Gurabije (lard cookies) are a delicious treat made with simple ingredients! With no chill time and easy preparation, you’ll love these flaky and melt-in-your-mouth cookies.
Gurabije, otherwise known as lard cookies, are usually made in Europe, primarily in the Balkan area. People are making these cookies for Christmas or the holiday season in general during winter. This recipe is my grandma’s recipe, and my family makes it every year (several times). 🙂
- Flour: I used all-purpose flour for this recipe. I have not tried to substitute it with any other flour. It might change the shape and texture of the cookies.
- Baking Soda: Just a little bit of baking soda to lift the cookies.
- Salt: We are adding a little bit of salt to the mixture.
- Sugar: These lard cookies won’t be too sweet, so one cup of granulated sugar is enough.
- Lard: We need room-temperature lard. It will be easier to combine the ingredients and work the dough.
- Eggs: I used three large eggs for this recipe. The eggs will help to combine the ingredients.
See recipe card for quantities.
Baking with Lard
Lard is so versatile, and you can use it for almost anything, grilling, cooking, roasting, frying, baking, you name it. Using lard for cookies will create a different texture, sandier to be more precise.
Did you know that lard is healthier than butter? Lard has 20% less saturated fat than butter, and it’s higher in monounsaturated fats.
Why this Recipe Works
- Easy to make
- No chill time
- Super flaky and delicious
- You can prepare them ahead of time
Equipment and Tools Needed
- Baking sheet
- Parchment papper
- Measuring cups and spoons
- A spatula
- Rolling pin
- Make the dough.
- Roll the dough and cut out the lard cookies.
- Bake for 20-22 minutes or until slightly golden around the edges.
- Eat warm cookies or at room temperature.
Can I Substitute Lard with Butter
Since lard has a lower melting point than butter, the cookies will change the texture and shape. When using lard, more steam is released during baking, which results in a flakier texture in cookies. You will also get more layers in baked goods when using lard.
I would not recommend substituting lard with butter for this recipe.
Can I Substitute Baking Soda with Baking Powder
I tested these lard cookies with baking powder, and there was not a big difference, although I will always recommend baking soda if you have both on hand.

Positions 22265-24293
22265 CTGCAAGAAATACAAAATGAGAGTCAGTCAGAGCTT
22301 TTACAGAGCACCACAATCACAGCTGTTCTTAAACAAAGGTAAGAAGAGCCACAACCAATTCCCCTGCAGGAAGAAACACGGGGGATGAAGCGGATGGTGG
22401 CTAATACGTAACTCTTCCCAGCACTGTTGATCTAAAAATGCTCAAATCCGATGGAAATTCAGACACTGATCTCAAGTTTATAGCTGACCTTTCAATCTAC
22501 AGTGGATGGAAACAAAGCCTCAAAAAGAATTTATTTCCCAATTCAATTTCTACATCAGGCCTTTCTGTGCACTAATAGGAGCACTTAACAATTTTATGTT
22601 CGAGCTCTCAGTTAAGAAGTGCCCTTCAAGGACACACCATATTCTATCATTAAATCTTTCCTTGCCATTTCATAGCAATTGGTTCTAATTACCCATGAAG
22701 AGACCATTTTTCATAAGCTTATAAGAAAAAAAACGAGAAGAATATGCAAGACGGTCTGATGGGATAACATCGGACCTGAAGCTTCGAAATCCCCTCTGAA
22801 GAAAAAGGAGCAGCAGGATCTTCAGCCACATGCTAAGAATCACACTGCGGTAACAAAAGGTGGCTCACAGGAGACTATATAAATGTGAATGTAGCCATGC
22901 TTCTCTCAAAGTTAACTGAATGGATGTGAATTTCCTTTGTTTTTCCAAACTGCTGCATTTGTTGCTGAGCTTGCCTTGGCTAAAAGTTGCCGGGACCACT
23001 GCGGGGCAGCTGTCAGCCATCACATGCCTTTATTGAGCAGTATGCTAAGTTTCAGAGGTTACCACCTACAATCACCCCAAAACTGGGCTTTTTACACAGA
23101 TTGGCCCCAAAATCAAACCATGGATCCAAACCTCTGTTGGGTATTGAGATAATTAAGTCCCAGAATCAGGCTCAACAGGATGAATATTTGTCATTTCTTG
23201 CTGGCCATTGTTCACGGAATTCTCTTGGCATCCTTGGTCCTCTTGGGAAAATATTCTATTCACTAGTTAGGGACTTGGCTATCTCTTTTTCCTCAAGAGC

The lard cookies will get little raised bumps when you use baking powder. The flavor did not change much.
Can I Make these Cookies in Advance
Yes, you can! That’s what I love about these cookies. Even though the prep time is not that long, you can always make them ahead of time since they store very well.
These lard cookies are pretty straightforward and don’t require any icing or decorations, but here are some ideas on how you can make it your own:
- Roll the embedded rolling pin to create interesting patterns on top.
- Place walnut or pecans on each cookie (before baking) for an additional crunch and flavor.
- Sprinkle the cookies with a little bit of brown sugar.
Store in an air-tight container at room temperature for up to a week.
More Dessert Recipes You’ll Love
- Mini Bundt Cakes
- Walnut Bundt Cake
- Walnut Strudel
- Blackberry Lemon Bread
- Summer Raspberry Cake
- The Best Homemade Apple Pie
- Lemon Meringue Slice – Sampita
- Butterscotch Rum Cake
- Walnut Cookies – Sape Recipe
- Vanillekipferl – Vanilla Crescent Cookies
Looking for other recipes like this? Try these:
Gurabije – Lard Cookies
- 5 ⅓ cup all-purpose flour
- ½ teaspoon baking soda
- ¼ teaspoon salt
- 1 cup granulated sugar
- 3 large eggs
- ¾ lb lard
- In a medium-size bowl, add flour, salt, and baking soda. Mix until combined. Set aside.
- In a mixer bowl, add sugar and eggs. Start the mixer on the low speed and mix for a couple of minutes. Start adding smaller pieces of lard to the mixer bowl and increase the speed to medium. Mix until you've added all lard and the mixture is well combined – approximately a few minutes.
- Transfer the lard with sugar and eggs mixture to a large bowl and slowly add flour. Mix with a spatula, and start working the dough with your hands. The dough will be crumbly, but it will get its shape and texture after a few minutes.
- Generously dust the work surface with the flour and transfer the dough onto the working surface. Work the dough until you get the sticky yet firm dough ball.
- Preheat the oven to 350 Fahrenheit.
- Divide the dough into two parts and roll out the first part. The dough will be sticky, so dust the rolling pin with the flour often. Roll the dough into roughly ⅜ of an inch. I prefer my cookies to be thinner and crispier. I lightly rolled the engraved rolling pin onto the dough surface for an additional texture on top. This step is optional. Cut the cookies out with a biscuit cutter or any cookie cutter you prefer – this is the part where you can have some fun. To keep it simple, I used the two-and-a-half-inch biscuit cutter.
- Transfer the cookies to the parchment-lined baking sheet. You will get around 50 cookies, so I bake them in 2 batches.
- Bake for 20-22 minutes or until slightly golden around the edges. The top of the cookies will be pale.
- Serve immediately or at room temperature. Enjoy!
- My cookies were done in 20-22 minutes using a regular oven. Bake them until the edges are slightly golden if you want them crispier. The cookies should still be pale on top.
- Please note that the bake time will be longer if you roll the dough thicker.